After a dizzying five-year span that saw the release of two stunning, eclectic albums (Hard Won and Vanity, which drew praise from the likes of Billboard and Rolling Stone) — followed by appearances at AmericanaFest, the Newport Folk Festival, Hardly Strictly Bluegrass, and SXSW, and tours with Iron and Wine, Son Little, and Adia Victoria — Lizzie No found herself at the forefront of a new vanguard of genre-defying artists. Her new album, Halfsies (Thirty Tigers / Miss Freedomland), finds No situated among her peers while still searching for freedom — freedom from the constraints of categorization, sure, but more importantly, freedom from the depths of her own personal despair and from an increasingly violent and nightmarish American cultural and political landscape.
“Some albums are stories, some are films. This album is a video game,” No says of Halfsies, which traces the journey of Miss Freedomland (a character that represents No herself and her audience), from a place of both internal and external exile to liberation. The album, No says, is meant to be immersive — these songs are to be inhabited, not just by the singer but by those who receive them.
“If you’re in these songs with me, what seems at first like a journey of self-analysis becomes a journey to get free, and get your people free, as well.” No returns to the video game analogy. “I think of the character as being chased by what I can only describe as Pac-Man ghosts of white supremacy, moving through the levels of this game.”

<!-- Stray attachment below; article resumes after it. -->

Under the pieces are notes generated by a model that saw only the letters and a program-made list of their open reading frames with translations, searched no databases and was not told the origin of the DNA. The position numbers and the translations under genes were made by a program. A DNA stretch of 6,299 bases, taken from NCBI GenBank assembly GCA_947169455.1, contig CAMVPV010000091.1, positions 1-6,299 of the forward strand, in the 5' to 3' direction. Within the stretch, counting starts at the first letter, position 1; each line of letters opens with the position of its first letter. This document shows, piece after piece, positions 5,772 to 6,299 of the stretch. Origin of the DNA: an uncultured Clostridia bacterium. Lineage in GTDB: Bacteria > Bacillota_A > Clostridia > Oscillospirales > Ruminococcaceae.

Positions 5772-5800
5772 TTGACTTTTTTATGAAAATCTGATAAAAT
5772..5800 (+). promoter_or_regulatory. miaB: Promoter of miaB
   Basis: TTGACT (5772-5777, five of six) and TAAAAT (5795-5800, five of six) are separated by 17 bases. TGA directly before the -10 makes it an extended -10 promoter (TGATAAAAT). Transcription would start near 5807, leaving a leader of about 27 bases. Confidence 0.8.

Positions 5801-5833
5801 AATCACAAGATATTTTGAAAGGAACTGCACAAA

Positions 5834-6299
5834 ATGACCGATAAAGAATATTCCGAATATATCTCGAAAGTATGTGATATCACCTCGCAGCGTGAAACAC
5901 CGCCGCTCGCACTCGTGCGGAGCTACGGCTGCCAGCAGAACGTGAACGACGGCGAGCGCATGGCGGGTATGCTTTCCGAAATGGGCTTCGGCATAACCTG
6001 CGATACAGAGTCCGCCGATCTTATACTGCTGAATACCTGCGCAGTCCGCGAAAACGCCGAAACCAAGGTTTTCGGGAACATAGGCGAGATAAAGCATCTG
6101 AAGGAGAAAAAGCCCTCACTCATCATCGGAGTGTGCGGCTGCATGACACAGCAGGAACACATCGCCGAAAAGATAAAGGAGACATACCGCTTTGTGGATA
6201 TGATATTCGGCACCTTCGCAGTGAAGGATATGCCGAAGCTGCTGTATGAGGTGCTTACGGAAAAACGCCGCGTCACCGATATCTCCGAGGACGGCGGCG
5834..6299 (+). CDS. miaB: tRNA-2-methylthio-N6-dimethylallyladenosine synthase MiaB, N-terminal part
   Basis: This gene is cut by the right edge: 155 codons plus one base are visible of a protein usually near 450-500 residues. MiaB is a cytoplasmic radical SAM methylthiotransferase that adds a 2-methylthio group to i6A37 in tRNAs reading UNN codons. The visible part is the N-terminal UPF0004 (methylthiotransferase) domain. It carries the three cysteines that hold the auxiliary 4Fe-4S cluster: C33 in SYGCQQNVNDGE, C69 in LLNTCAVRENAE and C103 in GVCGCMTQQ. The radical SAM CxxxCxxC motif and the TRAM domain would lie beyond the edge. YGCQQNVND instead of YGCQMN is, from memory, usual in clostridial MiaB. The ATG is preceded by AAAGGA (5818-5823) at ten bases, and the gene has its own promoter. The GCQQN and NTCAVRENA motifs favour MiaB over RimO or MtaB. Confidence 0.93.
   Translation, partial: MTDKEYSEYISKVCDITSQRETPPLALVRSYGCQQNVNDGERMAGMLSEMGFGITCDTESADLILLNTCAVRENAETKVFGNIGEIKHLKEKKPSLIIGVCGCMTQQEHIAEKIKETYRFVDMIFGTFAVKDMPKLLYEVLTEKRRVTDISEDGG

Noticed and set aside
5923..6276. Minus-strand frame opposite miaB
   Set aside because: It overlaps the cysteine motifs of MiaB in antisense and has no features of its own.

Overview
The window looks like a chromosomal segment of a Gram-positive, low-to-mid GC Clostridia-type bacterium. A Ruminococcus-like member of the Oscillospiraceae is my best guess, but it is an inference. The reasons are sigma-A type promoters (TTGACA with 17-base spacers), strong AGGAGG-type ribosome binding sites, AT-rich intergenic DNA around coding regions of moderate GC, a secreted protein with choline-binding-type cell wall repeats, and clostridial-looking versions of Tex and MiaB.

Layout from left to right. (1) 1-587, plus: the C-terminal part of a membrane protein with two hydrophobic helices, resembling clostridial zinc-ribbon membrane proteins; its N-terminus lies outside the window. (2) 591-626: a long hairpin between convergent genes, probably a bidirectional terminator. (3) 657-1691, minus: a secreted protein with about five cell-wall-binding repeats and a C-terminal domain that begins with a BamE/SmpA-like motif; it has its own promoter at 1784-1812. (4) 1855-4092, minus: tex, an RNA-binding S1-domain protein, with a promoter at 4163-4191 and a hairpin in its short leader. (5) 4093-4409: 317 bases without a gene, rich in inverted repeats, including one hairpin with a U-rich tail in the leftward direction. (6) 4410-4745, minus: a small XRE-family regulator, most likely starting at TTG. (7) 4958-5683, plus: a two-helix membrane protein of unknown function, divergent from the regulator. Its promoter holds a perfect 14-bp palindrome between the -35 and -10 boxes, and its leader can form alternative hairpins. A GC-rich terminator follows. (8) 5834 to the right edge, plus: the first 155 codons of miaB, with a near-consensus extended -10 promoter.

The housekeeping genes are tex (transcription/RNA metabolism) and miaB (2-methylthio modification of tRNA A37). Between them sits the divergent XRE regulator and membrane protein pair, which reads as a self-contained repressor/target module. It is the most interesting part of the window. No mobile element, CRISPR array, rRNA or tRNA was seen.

On Halfsies, No’s writing is beautifully intricate, the personal and the political folding into each other as naturally as the patchwork of influences that inform the album’s eleven tracks. The album begins with the chaos and disorder of what No calls “the Street Level,” where the title track and “Lagunita” reflect the frantic energy of a character, and a country, gone off the rails. From the desolation and loneliness in the chorus of voices that come whispering through the walls in “Sleeping in the Next Room,” to the roadworn rock of “Annie Oakley,” (the ancestors beckoning from “the Spirit Level”) to the sprawling mid-apocalyptic yearning and, ultimately, deliverance of “Babylon,” No’s writing throughout the record serves as a living conversation with her influences — not just musical but literary — reflecting her reverence for a host of the great voices who came before her, from Lucinda Williams to Toni Morrison, and her search for a connection between them.